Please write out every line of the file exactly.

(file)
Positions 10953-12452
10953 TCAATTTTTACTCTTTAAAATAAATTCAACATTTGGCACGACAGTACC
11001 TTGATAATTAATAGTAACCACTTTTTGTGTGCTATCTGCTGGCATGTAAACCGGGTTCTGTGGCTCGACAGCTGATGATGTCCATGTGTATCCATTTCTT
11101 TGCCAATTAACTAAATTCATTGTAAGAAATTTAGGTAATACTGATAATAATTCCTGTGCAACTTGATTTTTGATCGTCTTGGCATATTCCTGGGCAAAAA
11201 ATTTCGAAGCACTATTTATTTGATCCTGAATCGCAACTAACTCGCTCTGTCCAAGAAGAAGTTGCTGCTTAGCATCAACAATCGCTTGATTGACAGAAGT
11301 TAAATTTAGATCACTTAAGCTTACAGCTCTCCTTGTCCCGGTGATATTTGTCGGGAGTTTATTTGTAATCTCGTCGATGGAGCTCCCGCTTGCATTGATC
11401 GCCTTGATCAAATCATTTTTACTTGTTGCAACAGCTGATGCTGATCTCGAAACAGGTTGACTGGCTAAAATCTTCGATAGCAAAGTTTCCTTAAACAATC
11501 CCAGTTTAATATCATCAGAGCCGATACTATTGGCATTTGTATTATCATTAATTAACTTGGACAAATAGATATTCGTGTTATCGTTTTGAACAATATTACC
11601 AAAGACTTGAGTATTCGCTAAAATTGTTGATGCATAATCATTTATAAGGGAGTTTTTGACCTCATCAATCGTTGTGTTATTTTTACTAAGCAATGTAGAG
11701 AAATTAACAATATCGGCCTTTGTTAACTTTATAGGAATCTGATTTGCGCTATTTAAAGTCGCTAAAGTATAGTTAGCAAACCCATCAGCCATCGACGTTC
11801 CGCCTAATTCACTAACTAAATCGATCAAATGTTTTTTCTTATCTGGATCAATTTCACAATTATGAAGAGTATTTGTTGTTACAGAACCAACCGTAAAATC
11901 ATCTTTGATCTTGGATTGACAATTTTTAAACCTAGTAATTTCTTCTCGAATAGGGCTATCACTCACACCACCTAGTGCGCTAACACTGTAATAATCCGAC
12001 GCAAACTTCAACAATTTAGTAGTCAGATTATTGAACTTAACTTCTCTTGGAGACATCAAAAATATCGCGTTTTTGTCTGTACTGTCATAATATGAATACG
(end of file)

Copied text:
Positions 10953-12452
10953 TCAATTTTTACTCTTTAAAATAAATTCAACATTTGGCACGACAGTACC
11001 TTGATAATTAATAGTAACCACTTTTTGTGTGCTATCTGCTGGCATGTAAACCGGGTTCTGTGGCTCGACAGCTGATGATGTCCATGTGTATCCATTTCTT
11101 TGCCAATTAACTAAATTCATTGTAAGAAATTTAGGTAATACTGATAATAATTCCTGTGCAACTTGATTTTTGATCGTCTTGGCATATTCCTGGGCAAAAA
11201 ATTTCGAAGCACTATTTATTTGATCCTGAATCGCAACTAACTCGCTCTGTCCAAGAAGAAGTTGCTGCTTAGCATCAACAATCGCTTGATTGACAGAAGT
11301 TAAATTTAGATCACTTAAGCTTACAGCTCTCCTTGTCCCGGTGATATTTGTCGGGAGTTTATTTGTAATCTCGTCGATGGAGCTCCCGCTTGCATTGATC
11401 GCCTTGATCAAATCATTTTTACTTGTTGCAACAGCTGATGCTGATCTCGAAACAGGTTGACTGGCTAAAATCTTCGATAGCAAAGTTTCCTTAAACAATC
11501 CCAGTTTAATATCATCAGAGCCGATACTATTGGCATTTGTATTATCATTAATTAACTTGGACAAATAGATATTCGTGTTATCGTTTTGAACAATATTACC
11601 AAAGACTTGAGTATTCGCTAAAATTGTTGATGCATAATCATTTATAAGGGAGTTTTTGACCTCATCAATCGTTGTGTTATTTTTACTAAGCAATGTAGAG
11701 AAATTAACAATATCGGCCTTTGTTAACTTTATAGGAATCTGATTTGCGCTATTTAAAGTCGCTAAAGTATAGTTAGCAAACCCATCAGCCATCGACGTTC
11801 CGCCTAATTCACTAACTAAATCGATCAAATGTTTTTTCTTATCTGGATCAATTTCACAATTATGAAGAGTATTTGTTGTTACAGAACCAACCGTAAAATC
11901 ATCTTTGATCTTGGATTGACAATTTTTAAACCTAGTAATTTCTTCTCGAATAGGGCTATCACTCACACCACCTAGTGCGCTAACACTGTAATAATCCGAC
12001 GCAAACTTCAACAATTTAGTAGTCAGATTATTGAACTTAACTTCTCTTGGAGACATCAAAAATATCGCGTTTTTGTCTGTACTGTCATAATATGAATACG